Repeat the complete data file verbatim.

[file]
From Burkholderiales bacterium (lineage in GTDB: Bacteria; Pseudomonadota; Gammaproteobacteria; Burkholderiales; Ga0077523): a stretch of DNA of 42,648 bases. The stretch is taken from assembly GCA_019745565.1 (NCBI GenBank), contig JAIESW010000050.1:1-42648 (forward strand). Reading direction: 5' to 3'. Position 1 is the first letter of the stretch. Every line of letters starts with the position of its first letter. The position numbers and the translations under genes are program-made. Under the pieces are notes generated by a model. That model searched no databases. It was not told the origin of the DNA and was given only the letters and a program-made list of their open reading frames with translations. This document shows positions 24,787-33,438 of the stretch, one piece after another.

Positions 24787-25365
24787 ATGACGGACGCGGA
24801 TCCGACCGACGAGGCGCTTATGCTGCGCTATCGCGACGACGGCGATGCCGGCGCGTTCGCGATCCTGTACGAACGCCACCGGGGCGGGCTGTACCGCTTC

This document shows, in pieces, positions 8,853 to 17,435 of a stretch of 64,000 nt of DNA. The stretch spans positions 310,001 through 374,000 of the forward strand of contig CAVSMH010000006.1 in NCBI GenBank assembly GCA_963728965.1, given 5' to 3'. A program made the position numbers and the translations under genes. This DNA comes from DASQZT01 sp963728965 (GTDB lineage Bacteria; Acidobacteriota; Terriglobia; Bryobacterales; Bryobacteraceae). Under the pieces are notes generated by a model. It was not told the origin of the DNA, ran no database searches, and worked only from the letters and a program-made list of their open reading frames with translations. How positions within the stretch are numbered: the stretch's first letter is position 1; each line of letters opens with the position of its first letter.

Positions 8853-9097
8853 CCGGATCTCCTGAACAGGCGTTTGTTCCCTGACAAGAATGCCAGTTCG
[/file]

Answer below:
From Burkholderiales bacterium (lineage in GTDB: Bacteria; Pseudomonadota; Gammaproteobacteria; Burkholderiales; Ga0077523): a stretch of DNA of 42,648 bases. The stretch is taken from assembly GCA_019745565.1 (NCBI GenBank), contig JAIESW010000050.1:1-42648 (forward strand). Reading direction: 5' to 3'. Position 1 is the first letter of the stretch. Every line of letters starts with the position of its first letter. The position numbers and the translations under genes are program-made. Under the pieces are notes generated by a model. That model searched no databases. It was not told the origin of the DNA and was given only the letters and a program-made list of their open reading frames with translations. This document shows positions 24,787-33,438 of the stretch, one piece after another.

Positions 24787-25365
24787 ATGACGGACGCGGA
24801 TCCGACCGACGAGGCGCTTATGCTGCGCTATCGCGACGACGGCGATGCCGGCGCGTTCGCGATCCTGTACGAACGCCACCGGGGCGGGCTGTACCGCTTC

This document shows, in pieces, positions 8,853 to 17,435 of a stretch of 64,000 nt of DNA. The stretch spans positions 310,001 through 374,000 of the forward strand of contig CAVSMH010000006.1 in NCBI GenBank assembly GCA_963728965.1, given 5' to 3'. A program made the position numbers and the translations under genes. This DNA comes from DASQZT01 sp963728965 (GTDB lineage Bacteria; Acidobacteriota; Terriglobia; Bryobacterales; Bryobacteraceae). Under the pieces are notes generated by a model. It was not told the origin of the DNA, ran no database searches, and worked only from the letters and a program-made list of their open reading frames with translations. How positions within the stretch are numbered: the stretch's first letter is position 1; each line of letters opens with the position of its first letter.

Positions 8853-9097
8853 CCGGATCTCCTGAACAGGCGTTTGTTCCCTGACAAGAATGCCAGTTCG